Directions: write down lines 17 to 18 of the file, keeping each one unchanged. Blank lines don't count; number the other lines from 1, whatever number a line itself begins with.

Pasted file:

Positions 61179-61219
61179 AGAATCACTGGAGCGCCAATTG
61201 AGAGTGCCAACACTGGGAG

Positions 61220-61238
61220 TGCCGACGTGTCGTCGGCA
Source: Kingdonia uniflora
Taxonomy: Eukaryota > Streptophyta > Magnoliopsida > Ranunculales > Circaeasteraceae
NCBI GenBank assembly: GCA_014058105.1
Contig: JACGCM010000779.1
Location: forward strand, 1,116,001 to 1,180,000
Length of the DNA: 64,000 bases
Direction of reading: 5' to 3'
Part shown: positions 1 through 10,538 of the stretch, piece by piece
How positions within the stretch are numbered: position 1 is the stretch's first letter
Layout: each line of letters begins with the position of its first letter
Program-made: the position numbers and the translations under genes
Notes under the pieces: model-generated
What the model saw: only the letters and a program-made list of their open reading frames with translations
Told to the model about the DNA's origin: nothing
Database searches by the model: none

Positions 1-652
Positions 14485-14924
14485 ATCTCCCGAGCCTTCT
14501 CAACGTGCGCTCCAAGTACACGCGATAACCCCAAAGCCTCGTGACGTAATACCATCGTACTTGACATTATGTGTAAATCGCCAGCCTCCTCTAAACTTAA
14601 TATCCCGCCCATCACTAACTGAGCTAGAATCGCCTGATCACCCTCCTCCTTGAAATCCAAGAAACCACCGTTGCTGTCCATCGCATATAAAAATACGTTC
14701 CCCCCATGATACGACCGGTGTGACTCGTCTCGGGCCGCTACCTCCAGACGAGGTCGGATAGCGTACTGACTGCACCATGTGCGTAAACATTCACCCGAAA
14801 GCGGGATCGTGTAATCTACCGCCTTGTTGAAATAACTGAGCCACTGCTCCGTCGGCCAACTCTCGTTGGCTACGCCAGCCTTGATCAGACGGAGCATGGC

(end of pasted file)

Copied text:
Notes under the pieces: model-generated
What the model saw: only the letters and a program-made list of their open reading frames with translations